We have been hearing the buzz about Pomo for months now but have not been able to visit and sample the Verache Pizza Napoletana because Mrs. P Chef has been on a Gluten-Free diet for 4 months now (as a way to try and combat headaches). She unreasonably requests that we eat at places where she can find a filling, satisfying Gluten-Free Meal.
She even phoned Pomo in advance in December 2010 to see if they had any Gluten Free Pizzas, but being true to the ancient traditions requires gluten in the pizza dough. I am a lover of tradition as you can tell from the posts about what James Madison or Thomas Jefferson ate here or there and was dying to try authentic Neopolitan pizza. I am not against modern items either, in general if it is good, I like it, but there is a special place in my heart for the foods of our ancestors.
Perhaps Mrs. P Chef’s headaches stem from an insistent husband but she gamely tagged along (as did our friends Steve and Debbie). Mrs. P Chef had a nice salad, which is pictured below. I had the Buffala D.O.P. and was very impressed with the lightness, and crunch. The San Marzano D.O.P tomato sauce was excellent as was the signature buffala (buffalo) mozarella. The price is not light, $13-$17 for our pizzas but as experience, or an outing we thought it was worth it and will go back.
Before you go crazy asking yourself about the D.O.P., let me explain. D.O.P. stands for Denomination of Protected Origin in Italy. Did that help? Maybe not. In English we might call it a Protected Denomination of Origin, which means that the product so designated is made, processed and produced in a specific geographic area that has been thoroughly surveyed and certified. The reason for the claim is that certain regions claim to produce superior product by virtue of the land/climate. Think of Champagne, the most famous case. If that sparkling wine is not produced in the Champagne it is technically not allowed to use the name. A similar term is Protected Geographic Indication, which means that at least one stage of the production of the product occured in the designated region. So why does all that matter?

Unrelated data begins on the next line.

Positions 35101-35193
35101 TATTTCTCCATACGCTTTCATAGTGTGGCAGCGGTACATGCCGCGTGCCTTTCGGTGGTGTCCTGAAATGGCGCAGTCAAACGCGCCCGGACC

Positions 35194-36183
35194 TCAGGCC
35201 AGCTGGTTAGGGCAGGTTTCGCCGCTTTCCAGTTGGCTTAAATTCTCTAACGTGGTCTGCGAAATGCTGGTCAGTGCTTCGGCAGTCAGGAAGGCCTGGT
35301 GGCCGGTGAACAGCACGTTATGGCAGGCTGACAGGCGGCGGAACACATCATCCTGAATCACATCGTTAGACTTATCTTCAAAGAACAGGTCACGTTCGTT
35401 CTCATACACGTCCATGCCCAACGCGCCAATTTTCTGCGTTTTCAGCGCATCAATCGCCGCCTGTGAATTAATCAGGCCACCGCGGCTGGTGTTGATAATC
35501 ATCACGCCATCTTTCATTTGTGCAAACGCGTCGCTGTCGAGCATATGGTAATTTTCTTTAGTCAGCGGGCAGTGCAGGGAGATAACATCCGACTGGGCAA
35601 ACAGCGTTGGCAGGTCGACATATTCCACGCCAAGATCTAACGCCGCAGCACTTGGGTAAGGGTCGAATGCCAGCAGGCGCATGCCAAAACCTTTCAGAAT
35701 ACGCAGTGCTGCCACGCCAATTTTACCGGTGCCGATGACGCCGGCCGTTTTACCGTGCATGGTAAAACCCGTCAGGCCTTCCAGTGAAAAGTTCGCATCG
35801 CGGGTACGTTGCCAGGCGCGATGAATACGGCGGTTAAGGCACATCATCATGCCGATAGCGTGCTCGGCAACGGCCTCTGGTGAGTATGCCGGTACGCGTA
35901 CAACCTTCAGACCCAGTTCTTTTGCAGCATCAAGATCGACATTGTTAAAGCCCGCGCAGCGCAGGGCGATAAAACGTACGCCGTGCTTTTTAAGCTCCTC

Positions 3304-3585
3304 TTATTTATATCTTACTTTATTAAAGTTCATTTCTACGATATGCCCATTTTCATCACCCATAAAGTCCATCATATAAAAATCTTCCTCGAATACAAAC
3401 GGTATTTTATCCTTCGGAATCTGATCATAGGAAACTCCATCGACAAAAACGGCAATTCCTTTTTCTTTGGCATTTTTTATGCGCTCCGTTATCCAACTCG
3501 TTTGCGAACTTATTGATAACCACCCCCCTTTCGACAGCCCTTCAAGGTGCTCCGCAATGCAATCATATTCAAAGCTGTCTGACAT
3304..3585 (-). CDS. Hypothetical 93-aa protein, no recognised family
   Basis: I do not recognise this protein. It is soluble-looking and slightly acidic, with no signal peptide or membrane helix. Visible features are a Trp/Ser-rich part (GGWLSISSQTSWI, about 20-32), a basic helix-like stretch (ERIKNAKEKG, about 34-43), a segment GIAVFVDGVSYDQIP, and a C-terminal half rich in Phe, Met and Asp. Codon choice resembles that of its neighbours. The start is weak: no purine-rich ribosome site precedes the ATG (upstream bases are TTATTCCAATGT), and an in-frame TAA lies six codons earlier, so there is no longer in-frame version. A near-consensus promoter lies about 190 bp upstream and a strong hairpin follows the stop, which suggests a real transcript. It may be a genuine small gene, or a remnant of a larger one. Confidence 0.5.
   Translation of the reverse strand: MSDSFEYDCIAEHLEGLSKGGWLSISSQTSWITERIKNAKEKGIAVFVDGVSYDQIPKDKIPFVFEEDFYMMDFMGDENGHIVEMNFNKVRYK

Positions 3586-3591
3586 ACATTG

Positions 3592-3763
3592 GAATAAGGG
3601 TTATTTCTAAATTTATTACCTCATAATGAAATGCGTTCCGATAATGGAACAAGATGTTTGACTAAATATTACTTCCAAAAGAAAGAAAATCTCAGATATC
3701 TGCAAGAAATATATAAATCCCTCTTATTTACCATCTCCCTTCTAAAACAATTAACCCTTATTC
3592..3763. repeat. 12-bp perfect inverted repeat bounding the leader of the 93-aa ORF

Come try Pomo Pizzeria Napoletana and find out for yourself. The Italian Buffala makes a difference, as do the San Marzano Tomatoes which are a good reason they named the joint Pomo (tomato in Italian).
They don’t have a Caesar’s Salad at Pomo but the Caesar substitute is the Roma Salad which Mrs. P Chef enjoyed. I hope she liked it enough to go back. If not the desserts, might be a draw.
The Croccante is a mixed nut basket, filled with mascarpone cream and topped with fresh seasonal fruit.
The dessert above is the semifreddo di mandorle, which means semi cold in Italian but I have to admit I ordered it because I have always wanted to try the dish that is inexplicably linked up with the Godfather Series in my brain. The semifreddo is a traditional Italian dessert which is a very light cold mousse topped with amaretto cookies. I enjoyed mine but mostly from the place of being food curios. On my next visit I may be enjoying the Tiramisu.
Lastly, if you can’t visit in person, you might get a kick out of the History of the Pizza that Pomo has on their web site.